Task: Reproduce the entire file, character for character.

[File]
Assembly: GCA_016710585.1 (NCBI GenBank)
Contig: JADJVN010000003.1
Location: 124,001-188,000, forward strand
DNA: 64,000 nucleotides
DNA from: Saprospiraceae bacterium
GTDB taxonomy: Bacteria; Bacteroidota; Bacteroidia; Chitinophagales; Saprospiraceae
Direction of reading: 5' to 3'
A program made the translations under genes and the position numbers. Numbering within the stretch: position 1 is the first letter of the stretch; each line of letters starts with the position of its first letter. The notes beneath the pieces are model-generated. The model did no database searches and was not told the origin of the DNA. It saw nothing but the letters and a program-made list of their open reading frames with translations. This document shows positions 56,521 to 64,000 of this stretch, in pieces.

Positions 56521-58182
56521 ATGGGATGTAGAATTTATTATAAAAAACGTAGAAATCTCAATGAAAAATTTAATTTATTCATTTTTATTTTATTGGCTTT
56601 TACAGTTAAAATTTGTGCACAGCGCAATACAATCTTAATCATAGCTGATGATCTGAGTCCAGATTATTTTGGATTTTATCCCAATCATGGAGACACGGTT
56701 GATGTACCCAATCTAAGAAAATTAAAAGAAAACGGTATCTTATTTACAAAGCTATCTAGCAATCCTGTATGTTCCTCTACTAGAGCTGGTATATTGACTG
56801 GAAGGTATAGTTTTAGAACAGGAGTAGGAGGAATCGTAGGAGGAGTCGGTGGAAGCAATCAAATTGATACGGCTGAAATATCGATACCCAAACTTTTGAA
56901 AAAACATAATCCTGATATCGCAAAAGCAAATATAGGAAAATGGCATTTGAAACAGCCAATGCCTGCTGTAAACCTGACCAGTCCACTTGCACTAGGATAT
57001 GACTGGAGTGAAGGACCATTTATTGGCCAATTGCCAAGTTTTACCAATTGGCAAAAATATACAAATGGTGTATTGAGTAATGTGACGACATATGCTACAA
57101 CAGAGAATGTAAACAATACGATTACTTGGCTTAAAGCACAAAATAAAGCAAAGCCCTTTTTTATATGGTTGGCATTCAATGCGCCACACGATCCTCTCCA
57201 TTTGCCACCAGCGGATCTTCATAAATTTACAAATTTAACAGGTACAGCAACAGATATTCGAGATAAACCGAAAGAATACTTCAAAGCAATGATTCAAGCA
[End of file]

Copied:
Assembly: GCA_016710585.1 (NCBI GenBank)
Contig: JADJVN010000003.1
Location: 124,001-188,000, forward strand
DNA: 64,000 nucleotides
DNA from: Saprospiraceae bacterium
GTDB taxonomy: Bacteria; Bacteroidota; Bacteroidia; Chitinophagales; Saprospiraceae
Direction of reading: 5' to 3'
A program made the translations under genes and the position numbers. Numbering within the stretch: position 1 is the first letter of the stretch; each line of letters starts with the position of its first letter. The notes beneath the pieces are model-generated. The model did no database searches and was not told the origin of the DNA. It saw nothing but the letters and a program-made list of their open reading frames with translations. This document shows positions 56,521 to 64,000 of this stretch, in pieces.

Positions 56521-58182
56521 ATGGGATGTAGAATTTATTATAAAAAACGTAGAAATCTCAATGAAAAATTTAATTTATTCATTTTTATTTTATTGGCTTT
56601 TACAGTTAAAATTTGTGCACAGCGCAATACAATCTTAATCATAGCTGATGATCTGAGTCCAGATTATTTTGGATTTTATCCCAATCATGGAGACACGGTT
56701 GATGTACCCAATCTAAGAAAATTAAAAGAAAACGGTATCTTATTTACAAAGCTATCTAGCAATCCTGTATGTTCCTCTACTAGAGCTGGTATATTGACTG
56801 GAAGGTATAGTTTTAGAACAGGAGTAGGAGGAATCGTAGGAGGAGTCGGTGGAAGCAATCAAATTGATACGGCTGAAATATCGATACCCAAACTTTTGAA
56901 AAAACATAATCCTGATATCGCAAAAGCAAATATAGGAAAATGGCATTTGAAACAGCCAATGCCTGCTGTAAACCTGACCAGTCCACTTGCACTAGGATAT
57001 GACTGGAGTGAAGGACCATTTATTGGCCAATTGCCAAGTTTTACCAATTGGCAAAAATATACAAATGGTGTATTGAGTAATGTGACGACATATGCTACAA
57101 CAGAGAATGTAAACAATACGATTACTTGGCTTAAAGCACAAAATAAAGCAAAGCCCTTTTTTATATGGTTGGCATTCAATGCGCCACACGATCCTCTCCA
57201 TTTGCCACCAGCGGATCTTCATAAATTTACAAATTTAACAGGTACAGCAACAGATATTCGAGATAAACCGAAAGAATACTTCAAAGCAATGATTCAAGCA